What is Gotham Central? Simply put, it’s one of the best comics of the last fifteen years. To explain a little bit more, Gotham Central is a comic written by Ed Brubaker and Greg Rucka that puts the focus on the detectives of Gotham’s Major Crimes Unit. The series, never the smash hit that its quality would indicate, ran for forty issues before reaching a bittersweet conclusion. Along the way to that conclusion readers were treated to a heartbreaking coming out story that reshaped the way comics spoke about sexuality and a Joker story so stellar that the Nolans borrowed from it for The Dark Knight. Now, the book is a comic shop mainstay; owners know well enough to keep volume ones in stock at all time.
That’s what Gotham Central is. But what does it mean to be a Gotham Central?
I would define a Gotham Central as a book that takes the foundation of a corner of a character’s universe, aligns itself accordingly based on that, and builds on that by focusing on the supporting cast. For example, Batman can be boiled down to existing in the crime/procedural genre (or adventure, sci-fi, or whatever fits the concept) so Brubaker and Rucka built a book that is about the crimes that take place in Gotham with a cast of characters (some pre-existing, others created for the book) that existed on the periphery where Batman is a rare presence.
So, Gotham Central is DC’s Gotham Central. What’s Marvel’s Gotham Central?
Spider-Man Loves Mary Jane.
Okay, you can stop laughing. No, really, this isn’t a joke.
The work done by Sean McKeever and Takeshi Miyazawa is 100% comparable to the work Brubaker and Rucka did over at DC, maybe not in tone or plot but in how it treats the Spider-Man lore in creating a new series. It boils down Spider-Man to one specific genre (high school romance) and builds the cast around that while leaving Spider-Man/Peter Parker on the periphery. Mary Jane is upgraded to protagonist while Flash Thompson, Liz Allen, and Harry Osborn get bumped up to main characters. They’re totally analogous to the MCU over in Gotham Central.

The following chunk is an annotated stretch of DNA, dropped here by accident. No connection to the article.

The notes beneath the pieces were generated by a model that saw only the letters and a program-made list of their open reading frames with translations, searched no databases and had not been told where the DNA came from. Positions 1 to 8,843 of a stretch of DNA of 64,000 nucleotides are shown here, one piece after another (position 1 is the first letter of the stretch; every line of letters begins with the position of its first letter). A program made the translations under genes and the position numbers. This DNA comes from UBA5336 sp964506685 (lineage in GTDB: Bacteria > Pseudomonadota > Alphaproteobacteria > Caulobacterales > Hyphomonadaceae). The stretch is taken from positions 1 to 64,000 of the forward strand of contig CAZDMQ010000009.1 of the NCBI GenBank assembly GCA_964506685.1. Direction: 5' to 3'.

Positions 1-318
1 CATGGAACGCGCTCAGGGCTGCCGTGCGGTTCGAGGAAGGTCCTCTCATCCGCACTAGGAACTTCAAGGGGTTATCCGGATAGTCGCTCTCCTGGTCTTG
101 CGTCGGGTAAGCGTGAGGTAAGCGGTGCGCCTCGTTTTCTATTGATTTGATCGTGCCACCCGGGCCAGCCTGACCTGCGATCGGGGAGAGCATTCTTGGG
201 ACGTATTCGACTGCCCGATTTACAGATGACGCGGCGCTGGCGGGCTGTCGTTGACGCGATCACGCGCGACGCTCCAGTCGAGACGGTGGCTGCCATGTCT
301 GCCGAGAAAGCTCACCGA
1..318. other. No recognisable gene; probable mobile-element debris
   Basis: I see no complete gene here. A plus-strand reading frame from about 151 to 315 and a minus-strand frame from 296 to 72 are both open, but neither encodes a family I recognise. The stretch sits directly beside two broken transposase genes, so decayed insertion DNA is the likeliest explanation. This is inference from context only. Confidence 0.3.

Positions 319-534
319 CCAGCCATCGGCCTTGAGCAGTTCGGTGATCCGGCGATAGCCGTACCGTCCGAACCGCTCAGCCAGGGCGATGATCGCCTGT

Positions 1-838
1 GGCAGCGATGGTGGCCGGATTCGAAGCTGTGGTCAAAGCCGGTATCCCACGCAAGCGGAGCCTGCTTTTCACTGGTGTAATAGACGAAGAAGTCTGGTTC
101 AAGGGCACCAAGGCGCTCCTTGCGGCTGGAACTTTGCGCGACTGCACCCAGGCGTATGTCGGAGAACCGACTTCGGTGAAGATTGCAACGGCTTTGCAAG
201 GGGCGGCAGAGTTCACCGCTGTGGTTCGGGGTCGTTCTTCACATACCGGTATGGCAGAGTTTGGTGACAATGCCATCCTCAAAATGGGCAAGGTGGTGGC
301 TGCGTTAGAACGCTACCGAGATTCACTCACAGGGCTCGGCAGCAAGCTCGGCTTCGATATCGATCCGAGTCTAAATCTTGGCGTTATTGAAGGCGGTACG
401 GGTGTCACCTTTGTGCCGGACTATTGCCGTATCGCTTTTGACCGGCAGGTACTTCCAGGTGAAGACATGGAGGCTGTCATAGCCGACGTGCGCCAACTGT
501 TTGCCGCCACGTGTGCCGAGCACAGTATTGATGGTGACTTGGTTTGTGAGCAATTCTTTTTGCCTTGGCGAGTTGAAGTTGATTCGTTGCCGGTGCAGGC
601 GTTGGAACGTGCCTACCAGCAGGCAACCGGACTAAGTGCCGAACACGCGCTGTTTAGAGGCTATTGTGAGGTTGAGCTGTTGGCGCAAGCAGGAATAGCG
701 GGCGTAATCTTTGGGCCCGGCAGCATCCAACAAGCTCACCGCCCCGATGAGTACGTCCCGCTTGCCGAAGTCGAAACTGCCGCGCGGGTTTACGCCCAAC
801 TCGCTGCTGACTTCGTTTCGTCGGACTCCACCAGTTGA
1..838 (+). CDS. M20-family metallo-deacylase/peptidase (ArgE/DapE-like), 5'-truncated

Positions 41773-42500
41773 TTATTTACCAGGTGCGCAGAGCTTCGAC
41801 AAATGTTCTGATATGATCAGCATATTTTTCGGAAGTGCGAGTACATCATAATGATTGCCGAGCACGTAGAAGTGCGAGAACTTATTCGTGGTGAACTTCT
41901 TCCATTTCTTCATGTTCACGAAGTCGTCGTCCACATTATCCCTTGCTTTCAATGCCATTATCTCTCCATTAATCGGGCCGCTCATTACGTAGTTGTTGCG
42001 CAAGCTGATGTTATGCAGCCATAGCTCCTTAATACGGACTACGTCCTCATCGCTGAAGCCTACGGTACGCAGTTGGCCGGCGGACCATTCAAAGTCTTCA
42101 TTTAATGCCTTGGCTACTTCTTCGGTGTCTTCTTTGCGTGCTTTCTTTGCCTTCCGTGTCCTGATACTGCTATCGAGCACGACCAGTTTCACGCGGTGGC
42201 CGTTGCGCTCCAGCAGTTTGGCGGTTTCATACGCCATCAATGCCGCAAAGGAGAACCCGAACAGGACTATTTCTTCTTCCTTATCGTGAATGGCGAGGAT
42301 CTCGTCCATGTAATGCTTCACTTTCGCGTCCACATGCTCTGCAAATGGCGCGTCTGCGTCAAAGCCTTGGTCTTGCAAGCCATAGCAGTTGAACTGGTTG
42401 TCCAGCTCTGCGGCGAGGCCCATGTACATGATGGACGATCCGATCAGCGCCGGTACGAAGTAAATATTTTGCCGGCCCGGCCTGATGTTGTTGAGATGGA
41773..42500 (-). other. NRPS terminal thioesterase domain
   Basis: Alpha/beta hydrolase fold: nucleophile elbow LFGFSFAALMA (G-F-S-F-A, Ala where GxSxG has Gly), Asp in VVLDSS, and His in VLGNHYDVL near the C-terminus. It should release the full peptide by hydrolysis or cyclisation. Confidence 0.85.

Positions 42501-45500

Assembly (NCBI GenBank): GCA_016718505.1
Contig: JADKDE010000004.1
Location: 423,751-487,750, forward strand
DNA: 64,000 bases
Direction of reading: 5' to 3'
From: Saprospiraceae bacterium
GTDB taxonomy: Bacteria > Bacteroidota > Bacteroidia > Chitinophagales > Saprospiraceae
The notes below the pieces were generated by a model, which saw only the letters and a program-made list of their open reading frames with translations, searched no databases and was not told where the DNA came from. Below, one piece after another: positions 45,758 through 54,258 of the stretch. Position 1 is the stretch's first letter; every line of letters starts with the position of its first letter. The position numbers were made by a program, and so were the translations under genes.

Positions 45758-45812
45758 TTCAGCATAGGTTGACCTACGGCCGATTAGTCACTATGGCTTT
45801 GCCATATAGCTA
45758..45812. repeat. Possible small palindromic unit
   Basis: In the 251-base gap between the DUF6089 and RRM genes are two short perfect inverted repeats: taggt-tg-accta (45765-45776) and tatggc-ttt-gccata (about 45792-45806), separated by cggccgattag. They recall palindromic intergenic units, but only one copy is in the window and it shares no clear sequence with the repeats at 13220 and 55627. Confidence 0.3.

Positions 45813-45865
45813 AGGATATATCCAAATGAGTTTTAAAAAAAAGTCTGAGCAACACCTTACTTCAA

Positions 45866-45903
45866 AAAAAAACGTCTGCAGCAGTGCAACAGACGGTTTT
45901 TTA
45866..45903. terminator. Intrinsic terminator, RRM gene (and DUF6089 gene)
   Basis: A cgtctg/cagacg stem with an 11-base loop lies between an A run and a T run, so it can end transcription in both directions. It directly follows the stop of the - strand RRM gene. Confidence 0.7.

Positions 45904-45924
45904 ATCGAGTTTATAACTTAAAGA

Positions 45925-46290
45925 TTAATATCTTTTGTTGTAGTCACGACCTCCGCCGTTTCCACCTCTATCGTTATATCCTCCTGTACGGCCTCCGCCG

And may I just say how brilliant it was having Takeshi Miyazawa take the reins on a romance comic rendition of Spider-Man? John Romita was the consummate romance comic artist back in the day and having him join up on Amazing Spider-Man brought the sexy in a way that appealed to young men and women. Manga is one of the last realms of comics where romance comics still thrive so having Takeshi Miyazawa draw a Spider-Man book with his manga style that appeals predominately to young women serves as a spiritual successor to putting Romita on Spider-Man.
Back to the point, what really puts Spider-Man Loves Mary Jane over as the Gotham Central of Marvel Comics is how it was treated when it was released. First published as two miniseries, Mary Jane and Mary Jane: Homecoming, the book underperformed in single issues but came alive in collected editions that proved popular enough to spawn a full ongoing series that ran 20 issues. Unappreciated in its original run but successful in trades? That sure sounds like a Gotham Central to me.
Still, Spider-Man Loves Mary Jane is a book that needs some love. The book is out of print and there appear to be no signs of another printing coming any time soon. Heck, it’s not even on Comixology. However, it is on Marvel Unlimited. Please, Marvel Unlimited subscribers, consider giving this little book that could a chance. You may find that it sits in pretty esteemed company.